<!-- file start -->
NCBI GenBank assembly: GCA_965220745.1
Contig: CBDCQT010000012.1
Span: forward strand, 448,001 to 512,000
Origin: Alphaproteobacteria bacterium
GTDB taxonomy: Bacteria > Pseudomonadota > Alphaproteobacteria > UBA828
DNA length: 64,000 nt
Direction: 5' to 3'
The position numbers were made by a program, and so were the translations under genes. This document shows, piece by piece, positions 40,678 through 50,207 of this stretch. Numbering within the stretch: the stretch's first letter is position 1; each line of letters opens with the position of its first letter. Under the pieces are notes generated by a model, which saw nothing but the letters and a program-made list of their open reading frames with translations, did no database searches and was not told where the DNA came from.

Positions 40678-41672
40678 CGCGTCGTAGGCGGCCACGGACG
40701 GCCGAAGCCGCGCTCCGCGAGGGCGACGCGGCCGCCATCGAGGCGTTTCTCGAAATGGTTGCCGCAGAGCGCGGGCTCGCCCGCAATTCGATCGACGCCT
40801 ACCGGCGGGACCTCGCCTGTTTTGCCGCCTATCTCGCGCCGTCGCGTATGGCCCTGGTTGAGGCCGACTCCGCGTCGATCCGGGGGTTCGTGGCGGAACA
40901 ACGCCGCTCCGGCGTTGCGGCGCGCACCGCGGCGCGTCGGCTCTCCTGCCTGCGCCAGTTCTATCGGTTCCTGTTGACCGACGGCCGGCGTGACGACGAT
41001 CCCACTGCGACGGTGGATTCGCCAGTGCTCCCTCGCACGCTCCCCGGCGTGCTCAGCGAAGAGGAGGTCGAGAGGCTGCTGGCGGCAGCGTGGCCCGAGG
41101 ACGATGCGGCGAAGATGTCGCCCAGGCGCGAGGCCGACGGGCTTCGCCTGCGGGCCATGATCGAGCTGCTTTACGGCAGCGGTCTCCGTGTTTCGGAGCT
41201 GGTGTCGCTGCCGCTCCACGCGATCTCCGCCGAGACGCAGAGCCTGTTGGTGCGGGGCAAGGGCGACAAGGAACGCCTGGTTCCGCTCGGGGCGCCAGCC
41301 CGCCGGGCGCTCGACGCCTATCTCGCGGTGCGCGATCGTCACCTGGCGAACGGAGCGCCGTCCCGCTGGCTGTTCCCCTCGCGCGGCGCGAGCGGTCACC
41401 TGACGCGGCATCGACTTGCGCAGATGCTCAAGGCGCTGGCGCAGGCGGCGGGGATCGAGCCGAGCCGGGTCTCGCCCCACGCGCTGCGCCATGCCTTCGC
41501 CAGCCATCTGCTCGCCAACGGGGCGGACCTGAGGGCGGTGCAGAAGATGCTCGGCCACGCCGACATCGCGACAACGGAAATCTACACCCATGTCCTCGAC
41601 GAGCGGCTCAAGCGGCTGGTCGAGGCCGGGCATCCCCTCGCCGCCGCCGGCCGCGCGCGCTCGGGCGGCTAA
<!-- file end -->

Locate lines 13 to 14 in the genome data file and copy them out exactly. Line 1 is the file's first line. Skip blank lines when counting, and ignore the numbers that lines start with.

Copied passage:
40901 ACGCCGCTCCGGCGTTGCGGCGCGCACCGCGGCGCGTCGGCTCTCCTGCCTGCGCCAGTTCTATCGGTTCCTGTTGACCGACGGCCGGCGTGACGACGAT
41001 CCCACTGCGACGGTGGATTCGCCAGTGCTCCCTCGCACGCTCCCCGGCGTGCTCAGCGAAGAGGAGGTCGAGAGGCTGCTGGCGGCAGCGTGGCCCGAGG